Also in the Engagement section of Google Analytics, you can see how many pages people are visiting in a session. The people who are checking out multiple pages and exploring your content, are likely highly interested in what you’re creating. This metric is another angle that can give you insight into engagement, and can show you if you’re doing a good job with promoting additional content within each content piece to encourage people to go further.
New vs. Returning
Google Analytics will also tell you how many of your visitors are new (first time on your site) and how many are returning for additional sessions. If a lot of people are new and you don’t have many returning, that can be a red flag that your promotion strategy is excellent but your content is thin or not delivering what prospects are expecting.
A link to your website is content marketing gold. Not only do links boost your SEO, they also are a strong indicator that people believe your content is valuable. You can track how many people are visiting your site via a link from another site in Google Analytics, in the All Traffic area of the Acquisition section.
Email Click Rate
Getting prospects to open your email is essential, but what happens after they read what you have to say? Are they clicking on links and CTAs or just closing out and moving on? Your email click rates will tell you if your email content is compelling enough to get prospects to take action and request your offer.
New Email Subscribers
If you’re not promoting email subscriptions to blog post notifications, e-courses, and other material delivered by email, you’re missing out on a primary way to promote your content. The new email subscribers metric will tell you if your content is strong enough for people to want it delivered directly to their inboxes.
The flipside of new subscribers is unsubscribes. You’ll see a high unsubscribe rate if your premium, gated content offers aren’t delivering the value that people expect. If people are subscribing, you know you’ve chosen topics that resonate, but if they’re then unsubscribing, you need to work on content quality.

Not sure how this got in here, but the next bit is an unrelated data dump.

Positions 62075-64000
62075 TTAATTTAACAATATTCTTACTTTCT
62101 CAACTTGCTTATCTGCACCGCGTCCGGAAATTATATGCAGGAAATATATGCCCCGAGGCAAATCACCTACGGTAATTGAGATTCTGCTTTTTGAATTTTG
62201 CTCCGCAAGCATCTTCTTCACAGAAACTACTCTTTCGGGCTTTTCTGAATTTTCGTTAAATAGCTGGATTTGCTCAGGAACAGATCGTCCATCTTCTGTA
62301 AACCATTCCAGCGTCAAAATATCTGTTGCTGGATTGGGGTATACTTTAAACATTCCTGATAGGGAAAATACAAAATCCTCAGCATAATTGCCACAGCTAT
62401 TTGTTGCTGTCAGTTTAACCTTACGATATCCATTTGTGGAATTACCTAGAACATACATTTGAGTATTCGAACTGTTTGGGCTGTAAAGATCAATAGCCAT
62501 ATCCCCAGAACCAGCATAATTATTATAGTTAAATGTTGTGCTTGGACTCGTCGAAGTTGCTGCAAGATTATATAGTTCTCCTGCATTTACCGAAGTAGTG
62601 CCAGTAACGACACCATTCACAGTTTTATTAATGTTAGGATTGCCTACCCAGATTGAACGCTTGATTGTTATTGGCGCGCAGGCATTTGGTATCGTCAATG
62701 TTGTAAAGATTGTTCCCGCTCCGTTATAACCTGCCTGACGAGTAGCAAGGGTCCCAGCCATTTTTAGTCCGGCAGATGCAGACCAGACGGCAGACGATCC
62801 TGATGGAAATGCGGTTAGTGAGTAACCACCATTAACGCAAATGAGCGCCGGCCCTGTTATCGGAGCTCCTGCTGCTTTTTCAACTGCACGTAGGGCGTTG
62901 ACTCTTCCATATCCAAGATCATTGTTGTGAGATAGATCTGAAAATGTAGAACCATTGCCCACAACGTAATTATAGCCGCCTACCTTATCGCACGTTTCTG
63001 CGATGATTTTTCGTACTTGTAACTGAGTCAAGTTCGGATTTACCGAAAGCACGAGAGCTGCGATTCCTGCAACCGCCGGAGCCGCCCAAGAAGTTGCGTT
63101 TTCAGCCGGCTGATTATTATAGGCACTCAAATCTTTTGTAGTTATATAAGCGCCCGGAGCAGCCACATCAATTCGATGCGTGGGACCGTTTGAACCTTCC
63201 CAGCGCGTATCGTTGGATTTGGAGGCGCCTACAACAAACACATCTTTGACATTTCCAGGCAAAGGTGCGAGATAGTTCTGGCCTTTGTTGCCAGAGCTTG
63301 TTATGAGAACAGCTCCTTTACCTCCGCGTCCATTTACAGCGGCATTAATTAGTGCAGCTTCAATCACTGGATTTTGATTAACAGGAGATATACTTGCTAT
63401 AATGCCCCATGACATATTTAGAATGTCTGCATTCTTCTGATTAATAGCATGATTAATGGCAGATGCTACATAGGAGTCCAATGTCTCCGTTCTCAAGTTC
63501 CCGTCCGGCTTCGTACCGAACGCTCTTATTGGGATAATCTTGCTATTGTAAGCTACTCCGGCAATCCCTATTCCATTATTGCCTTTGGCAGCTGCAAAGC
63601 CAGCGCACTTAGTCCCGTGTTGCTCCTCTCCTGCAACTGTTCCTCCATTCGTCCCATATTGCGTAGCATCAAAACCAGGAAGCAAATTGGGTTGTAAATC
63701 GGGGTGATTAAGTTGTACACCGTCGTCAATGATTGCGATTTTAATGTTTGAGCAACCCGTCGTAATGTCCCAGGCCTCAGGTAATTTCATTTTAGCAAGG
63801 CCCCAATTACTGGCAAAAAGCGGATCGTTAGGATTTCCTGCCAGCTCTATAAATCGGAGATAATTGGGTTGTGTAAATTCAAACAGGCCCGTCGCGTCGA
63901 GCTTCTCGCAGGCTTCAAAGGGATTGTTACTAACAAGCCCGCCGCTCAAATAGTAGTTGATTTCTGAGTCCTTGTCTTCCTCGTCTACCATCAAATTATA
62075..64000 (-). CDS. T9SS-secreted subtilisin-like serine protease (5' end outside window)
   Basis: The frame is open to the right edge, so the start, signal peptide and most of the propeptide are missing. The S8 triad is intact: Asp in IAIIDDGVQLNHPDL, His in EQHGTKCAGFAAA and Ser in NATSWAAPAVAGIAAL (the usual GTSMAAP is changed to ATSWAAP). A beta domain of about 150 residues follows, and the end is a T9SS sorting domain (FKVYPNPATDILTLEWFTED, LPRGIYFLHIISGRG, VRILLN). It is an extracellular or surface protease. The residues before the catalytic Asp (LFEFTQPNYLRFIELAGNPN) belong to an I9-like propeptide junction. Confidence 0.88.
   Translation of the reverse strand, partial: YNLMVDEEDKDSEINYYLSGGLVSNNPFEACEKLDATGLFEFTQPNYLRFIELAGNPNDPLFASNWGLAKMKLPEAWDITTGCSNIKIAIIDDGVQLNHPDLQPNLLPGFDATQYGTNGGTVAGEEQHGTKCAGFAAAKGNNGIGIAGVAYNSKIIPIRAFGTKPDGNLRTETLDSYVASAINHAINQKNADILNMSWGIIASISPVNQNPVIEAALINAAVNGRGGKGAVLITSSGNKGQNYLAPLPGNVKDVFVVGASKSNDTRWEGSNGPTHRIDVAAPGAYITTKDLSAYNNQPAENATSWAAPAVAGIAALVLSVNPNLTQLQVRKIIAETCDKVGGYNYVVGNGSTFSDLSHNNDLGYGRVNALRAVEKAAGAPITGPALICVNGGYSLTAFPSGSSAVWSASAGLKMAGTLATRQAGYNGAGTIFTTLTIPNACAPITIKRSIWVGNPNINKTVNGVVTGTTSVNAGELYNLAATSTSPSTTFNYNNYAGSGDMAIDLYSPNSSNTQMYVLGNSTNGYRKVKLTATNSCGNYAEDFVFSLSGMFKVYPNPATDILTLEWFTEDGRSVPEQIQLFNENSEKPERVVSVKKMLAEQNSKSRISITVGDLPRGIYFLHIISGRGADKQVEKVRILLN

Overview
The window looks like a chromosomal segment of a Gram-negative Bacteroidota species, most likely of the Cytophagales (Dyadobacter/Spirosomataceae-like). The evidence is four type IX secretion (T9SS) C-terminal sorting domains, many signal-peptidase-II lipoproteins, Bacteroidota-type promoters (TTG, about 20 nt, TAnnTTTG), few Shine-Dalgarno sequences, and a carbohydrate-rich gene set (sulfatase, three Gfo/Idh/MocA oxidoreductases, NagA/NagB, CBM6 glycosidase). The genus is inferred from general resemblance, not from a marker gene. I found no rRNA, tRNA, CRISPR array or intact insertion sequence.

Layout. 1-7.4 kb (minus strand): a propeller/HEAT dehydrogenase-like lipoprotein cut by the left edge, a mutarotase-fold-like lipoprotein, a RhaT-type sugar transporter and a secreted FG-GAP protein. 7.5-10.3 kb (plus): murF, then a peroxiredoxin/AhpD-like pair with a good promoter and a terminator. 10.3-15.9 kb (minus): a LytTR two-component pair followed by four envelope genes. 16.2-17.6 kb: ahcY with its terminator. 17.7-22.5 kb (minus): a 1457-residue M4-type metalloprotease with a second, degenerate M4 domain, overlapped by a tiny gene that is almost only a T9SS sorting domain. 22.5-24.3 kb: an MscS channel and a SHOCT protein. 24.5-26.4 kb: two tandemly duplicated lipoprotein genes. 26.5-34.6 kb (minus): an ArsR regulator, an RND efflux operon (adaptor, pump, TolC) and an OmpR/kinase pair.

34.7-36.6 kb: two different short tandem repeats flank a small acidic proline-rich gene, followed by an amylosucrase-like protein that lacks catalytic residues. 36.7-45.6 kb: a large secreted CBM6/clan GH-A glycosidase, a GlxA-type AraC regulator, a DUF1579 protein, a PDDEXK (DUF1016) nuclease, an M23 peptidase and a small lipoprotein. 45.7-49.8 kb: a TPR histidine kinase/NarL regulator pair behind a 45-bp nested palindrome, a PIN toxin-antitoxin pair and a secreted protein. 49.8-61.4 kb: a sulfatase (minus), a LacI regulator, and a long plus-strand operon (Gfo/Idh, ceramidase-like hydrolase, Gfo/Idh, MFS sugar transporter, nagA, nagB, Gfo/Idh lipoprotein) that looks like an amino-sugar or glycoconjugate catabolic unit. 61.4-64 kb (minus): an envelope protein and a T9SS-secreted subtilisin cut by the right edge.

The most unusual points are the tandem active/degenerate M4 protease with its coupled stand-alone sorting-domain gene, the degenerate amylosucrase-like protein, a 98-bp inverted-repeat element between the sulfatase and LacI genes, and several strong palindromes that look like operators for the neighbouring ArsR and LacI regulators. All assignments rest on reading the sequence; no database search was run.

Engagement metrics are the way you’ll know if your target audience is getting what they’re looking for in your content. Engagement is essential, because without it you won’t have the opportunity to nurture the leads you’re attracting. But your real goal is conversions, so you don’t want to neglect conversion metrics.
The mission of every company is to make sales, but many businesses forget conversion tracking. These metrics are the way you’ll know how many people who consume your content are actually becoming qualified leads and customers.
Google Analytics allows you to set up action-based goals and track how many times each of those actions is completed. You can track how many people are filling gated content forms, viewing bottom-of-the-funnel pages, requesting demos, completing shopping cart purchases, etc.
Email Offer Tracking
Also within Google Analytics’ Goal Completion section, you can track how many people who received an email completed the action you were calling for. This metric will tell you specifically if your email content is performing the way you want it to.
Social Media Offer Tracking
Similarly, you can see how many people who engaged with a social post completed the associated goal you set up in Google Analytics. This metric will help you tweak your social content strategy for optimal results.
These three groups of data will provide the essential information you need for a content strategy that guides you to your goals. When you base your strategy on these metrics, you’ll see more conversions, more customers, and more revenue.